Think of your mind like an endless storage room for all your thoughts, emotions, and past experiences. If the room gets too cluttered, it’s challenging to navigate through it and find what you need. Maybe journal writing can help bring clarity and ease to your mind, body, and spirit.
Even before the first humans developed written language, they felt a primal urge to chronicle events in their lives. For thousands of years, history and cultural heritage were preserved by oral history passed down from the elders. Early civilizations also used simple carvings and drawings to illustrate their experiences for future generations.
The advent of written language allowed people to describe notable happenings in their society, personal impressions, and fine detail. Some of these more advanced journals existed in the ancient world, in places such as China, Japan, and Egypt.
Samuel Peppy was an iconic journalist who supplied a vivid picture of the Black Plague in 17th century Europe. Throughout each generation, diaries and journals have contributed vital information and a beneficial emotional outlet for the author.
Is Journal Writing for You?
Whether you record your reflections in a journal, diary, or log, it may offer you the mental transparency you want. It’s an ideal way to identify and focus on your goals or to list highlights of your day. Journaling may help kick the mental clutter and organize your thoughts and feelings.
According to a study published in JMIR Mental Health by Dr. Joshua M. Smythe et al., journal writing may provide promising benefits. Among these are possibly more mental clarity and an anxiety reduction. Putting your emotions into words may bring clarity and healing.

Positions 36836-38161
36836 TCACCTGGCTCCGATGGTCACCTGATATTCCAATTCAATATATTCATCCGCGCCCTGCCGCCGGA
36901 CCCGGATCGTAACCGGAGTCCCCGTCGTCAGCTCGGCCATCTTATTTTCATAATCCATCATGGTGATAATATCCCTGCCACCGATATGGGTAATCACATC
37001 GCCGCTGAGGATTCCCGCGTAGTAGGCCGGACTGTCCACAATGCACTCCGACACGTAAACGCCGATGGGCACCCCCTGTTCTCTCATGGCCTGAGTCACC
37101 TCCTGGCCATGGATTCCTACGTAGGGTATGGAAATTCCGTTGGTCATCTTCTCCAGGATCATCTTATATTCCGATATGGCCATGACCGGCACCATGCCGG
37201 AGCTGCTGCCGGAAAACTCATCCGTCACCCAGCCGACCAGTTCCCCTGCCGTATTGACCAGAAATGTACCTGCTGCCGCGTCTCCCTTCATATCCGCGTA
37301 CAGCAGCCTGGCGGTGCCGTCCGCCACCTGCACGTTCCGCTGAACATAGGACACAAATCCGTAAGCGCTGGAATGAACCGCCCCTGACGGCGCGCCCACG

An article published by the American Psychological Association mentions research by Dr. James Pennebaker on the benefits of journal writing. Pennebaker’s studies suggest that not only may this practice help you mentally, but it might also have physical benefits. Learning from negative experiences may boost your immune system.
Whether you record your thoughts and feelings in a simple notebook or on your computer, journaling can help your progress. It’s up to you if you make daily notations or once a week. Here are nine ways that writing in your journal can benefit your mental clarity.
1. Discovering the Basis for Your Negative Emotions
Sometimes, you may feel so aggravated or upset, and you don’t know why. As part of your journaling experience, you can jot down your emotional state. Try to be as specific as possible, such as you’re angry that your boss is dumping extra work on you.
Or maybe you have a list of issues that are irritating your nerves or making you sad. As you give words and names to these negative feelings, you’re more apt to discover their source. Writing in your journal may empower you to identify the negativity and how you can confront it.
2. Learning the Essential Art of Gratitude
Two of the most straightforward words that bring great power are “thank you.” Whether you are thanking a person for their kindness or uplifting gratitude to the Universe, it’s a life-changing statement. Do you find that you complain more than you voice your appreciation?
Journal writing is a profound tool for recording and expressing daily gratitude. How were you blessed today, and who or what brought joy to your life? What everyday comforts are quickly taken for granted that can spring up a well of gratitude?